In an era when you can find almost anything you want to know online about real estate – the estimated market value of a house, the rankings of neighborhood schools, crime rates, walkability and much more – there’s one important subject that’s difficult for consumers to check out: Ethics infractions by local Realtors, including agents you might want to hire to list your house or help you buy.
Here’s some promising news for self-employed entrepreneurs, “gig” economy workers and small business owners: There’s a bipartisan push underway on Capitol Hill to make the home mortgage process a lot easier.
Is it easier today for homebuyers with a high debt ratio and sub-par credit scores to qualify for a mortgage than it’s been in years?
You might be relaxing at the beach or in the mountains, but if you’re considering purchasing a home in the coming months, you should be aware of an important shift emerging in the market: price-cutting.
Nearly a year after the catastrophic Equifax hack exposed 147 million Americans’ personal and financial data to cybercriminals, consumers are about to get a break – something especially useful for homebuyers and owners.
If you’re seriously thinking about buying a home in the months ahead, you almost certainly know how important your FICO credit score will be in getting a mortgage.
Do you really need an escrow account attached to your mortgage? Aren’t you capable of remembering when it’s time to pay tax and insurance bills? These questions suddenly are more controversial than you might guess.
In the emotional rush that precedes buying a home – negotiating contract details and price, beating away rival bidders, searching for the best mortgage deal – closing costs often aren’t a pressing concern. Yet what you pay at settlement can be surprisingly expensive, even a budget buster.
Will Baby Boomers turn into party poopers when they unload their homes in large numbers starting in the next decade?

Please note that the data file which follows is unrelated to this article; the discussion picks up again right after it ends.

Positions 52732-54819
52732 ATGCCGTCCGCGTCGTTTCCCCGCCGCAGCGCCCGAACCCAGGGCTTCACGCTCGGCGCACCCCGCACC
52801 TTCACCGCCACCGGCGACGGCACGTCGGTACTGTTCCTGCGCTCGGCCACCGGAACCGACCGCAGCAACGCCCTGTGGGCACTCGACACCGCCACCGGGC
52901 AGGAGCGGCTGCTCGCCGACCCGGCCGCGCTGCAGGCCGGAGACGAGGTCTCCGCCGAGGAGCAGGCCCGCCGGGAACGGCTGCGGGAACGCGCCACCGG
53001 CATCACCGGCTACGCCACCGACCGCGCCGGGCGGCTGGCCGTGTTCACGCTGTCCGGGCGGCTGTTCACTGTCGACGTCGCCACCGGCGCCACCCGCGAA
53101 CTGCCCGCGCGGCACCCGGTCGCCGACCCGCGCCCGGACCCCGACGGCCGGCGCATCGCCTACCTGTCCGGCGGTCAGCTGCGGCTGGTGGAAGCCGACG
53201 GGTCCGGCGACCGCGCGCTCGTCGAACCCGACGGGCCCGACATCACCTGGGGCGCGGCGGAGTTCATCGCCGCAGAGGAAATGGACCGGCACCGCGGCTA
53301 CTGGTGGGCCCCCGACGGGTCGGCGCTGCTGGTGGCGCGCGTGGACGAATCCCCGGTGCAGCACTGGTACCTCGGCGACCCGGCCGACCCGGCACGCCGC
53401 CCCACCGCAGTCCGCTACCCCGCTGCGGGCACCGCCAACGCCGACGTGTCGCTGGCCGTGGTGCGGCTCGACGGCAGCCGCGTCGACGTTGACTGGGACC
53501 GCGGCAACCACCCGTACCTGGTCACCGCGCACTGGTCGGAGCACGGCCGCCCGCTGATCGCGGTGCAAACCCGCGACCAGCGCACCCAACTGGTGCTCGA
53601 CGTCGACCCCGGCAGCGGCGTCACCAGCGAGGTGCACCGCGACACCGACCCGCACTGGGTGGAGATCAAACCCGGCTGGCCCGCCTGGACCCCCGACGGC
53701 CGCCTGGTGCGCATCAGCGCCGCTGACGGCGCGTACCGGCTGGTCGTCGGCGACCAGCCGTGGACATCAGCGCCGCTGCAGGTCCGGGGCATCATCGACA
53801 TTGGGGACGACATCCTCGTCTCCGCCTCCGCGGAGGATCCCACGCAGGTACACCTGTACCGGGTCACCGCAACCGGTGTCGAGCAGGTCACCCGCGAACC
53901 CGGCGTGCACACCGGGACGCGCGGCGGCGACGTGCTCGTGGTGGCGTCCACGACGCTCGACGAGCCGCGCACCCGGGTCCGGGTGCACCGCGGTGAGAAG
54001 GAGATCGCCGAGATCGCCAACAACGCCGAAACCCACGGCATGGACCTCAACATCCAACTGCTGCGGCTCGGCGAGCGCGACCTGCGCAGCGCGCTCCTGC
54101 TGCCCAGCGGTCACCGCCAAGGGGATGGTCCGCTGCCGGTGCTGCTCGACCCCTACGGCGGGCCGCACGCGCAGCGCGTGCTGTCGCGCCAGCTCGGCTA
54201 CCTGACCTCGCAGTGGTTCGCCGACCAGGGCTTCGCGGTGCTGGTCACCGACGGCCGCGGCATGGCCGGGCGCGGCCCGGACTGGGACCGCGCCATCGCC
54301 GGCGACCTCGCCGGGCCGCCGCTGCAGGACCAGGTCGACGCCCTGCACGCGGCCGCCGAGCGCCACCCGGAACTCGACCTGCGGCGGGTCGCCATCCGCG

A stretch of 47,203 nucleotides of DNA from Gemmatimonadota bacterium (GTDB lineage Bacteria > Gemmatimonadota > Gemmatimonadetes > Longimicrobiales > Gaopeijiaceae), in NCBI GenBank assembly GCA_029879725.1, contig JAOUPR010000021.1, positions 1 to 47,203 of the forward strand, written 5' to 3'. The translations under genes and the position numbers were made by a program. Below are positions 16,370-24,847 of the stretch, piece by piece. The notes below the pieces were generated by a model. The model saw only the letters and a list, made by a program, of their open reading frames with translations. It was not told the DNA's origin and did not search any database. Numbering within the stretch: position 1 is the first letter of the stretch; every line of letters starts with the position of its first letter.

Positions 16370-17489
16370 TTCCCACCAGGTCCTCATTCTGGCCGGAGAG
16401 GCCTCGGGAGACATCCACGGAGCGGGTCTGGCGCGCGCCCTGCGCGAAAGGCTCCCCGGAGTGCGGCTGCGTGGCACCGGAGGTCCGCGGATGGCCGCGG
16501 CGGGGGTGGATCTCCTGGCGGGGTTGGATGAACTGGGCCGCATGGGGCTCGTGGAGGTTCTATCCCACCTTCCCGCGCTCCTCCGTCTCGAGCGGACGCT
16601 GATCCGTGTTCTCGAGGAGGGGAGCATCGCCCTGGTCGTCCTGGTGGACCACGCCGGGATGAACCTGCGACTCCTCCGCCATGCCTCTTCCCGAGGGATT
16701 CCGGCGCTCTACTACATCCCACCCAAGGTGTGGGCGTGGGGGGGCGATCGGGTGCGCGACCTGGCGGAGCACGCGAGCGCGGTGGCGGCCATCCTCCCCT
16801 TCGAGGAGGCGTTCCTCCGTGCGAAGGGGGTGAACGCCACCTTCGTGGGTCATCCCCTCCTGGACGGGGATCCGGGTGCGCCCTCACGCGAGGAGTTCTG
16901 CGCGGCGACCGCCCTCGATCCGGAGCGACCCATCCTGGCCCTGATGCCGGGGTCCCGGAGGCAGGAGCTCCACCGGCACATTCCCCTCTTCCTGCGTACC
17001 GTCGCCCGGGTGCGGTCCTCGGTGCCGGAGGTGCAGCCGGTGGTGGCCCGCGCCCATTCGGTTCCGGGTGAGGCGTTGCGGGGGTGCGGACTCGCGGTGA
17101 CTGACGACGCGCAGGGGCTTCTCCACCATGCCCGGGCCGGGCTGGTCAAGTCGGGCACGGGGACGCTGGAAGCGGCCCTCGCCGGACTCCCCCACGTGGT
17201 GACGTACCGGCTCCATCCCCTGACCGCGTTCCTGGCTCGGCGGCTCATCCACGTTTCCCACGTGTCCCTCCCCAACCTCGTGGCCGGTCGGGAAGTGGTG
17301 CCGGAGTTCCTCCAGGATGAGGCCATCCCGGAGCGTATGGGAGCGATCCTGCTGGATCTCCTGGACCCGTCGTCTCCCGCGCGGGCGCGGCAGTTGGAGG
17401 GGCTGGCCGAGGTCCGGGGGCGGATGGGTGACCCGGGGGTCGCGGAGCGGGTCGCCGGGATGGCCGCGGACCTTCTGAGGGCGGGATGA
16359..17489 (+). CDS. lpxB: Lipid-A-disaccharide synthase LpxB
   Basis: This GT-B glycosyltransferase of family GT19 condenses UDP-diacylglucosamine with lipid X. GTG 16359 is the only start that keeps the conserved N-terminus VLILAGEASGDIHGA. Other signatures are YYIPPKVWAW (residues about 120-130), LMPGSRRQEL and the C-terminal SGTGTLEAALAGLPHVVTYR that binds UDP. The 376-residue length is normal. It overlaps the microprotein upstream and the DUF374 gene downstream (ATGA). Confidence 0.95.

In a move with potentially significant implications for consumers, realty agents and lenders, the Trump administration has decided not to take legal action against online realty giant Zillow for alleged violations of federal anti-kickback and deceptive-practices rules.
If you’ve got it, don’t piggybank it – borrow against it.
So you think things don’t get rough in real estate and feathers don’t fly when agents’ commission money is at stake?
What if Congress passed a massive tax bill with scary cutbacks in deductions for homeowners – prompting dire predictions of mass property-value declines – but nothing much happened?
Could lenders’ pain be your gain if you’re shopping for a home mortgage? Maybe.
The two biggest sources of home-mortgage money in the country – investors Fannie Mae and Freddie Mac – are quietly working on ways to make qualifying for a home purchase easier for participants in the booming “gig” economy.
For millions of Americans hoping to buy or refinance a home, it’s a crucial make-or-break question: Will the lender say yes to our mortgage application, turn it down or charge us a higher interest rate than we need?
A federal district court has dismissed a closely followed class-action lawsuit that charged Zillow – creator of the controversial Zestimate online home-valuation tool – with deceptive business practices designed to mislead consumers.
It’s the gender gap you don’t hear so much about: Single women are buying homes and condominiums at what may be more than twice the rate of single males, and the trend appears to be accelerating.
For homeowners and buyers, it’s been an unexpected windfall: relief from having to pay for a traditional mortgage appraisal that usually costs between $400 and $600.
It’s the oldest fix-and-flip pitch in American real estate: “We’ll buy your home, guaranteed, no matter what its condition, and we’ll pay you quick cash with no commissions, and close in seven days or less.”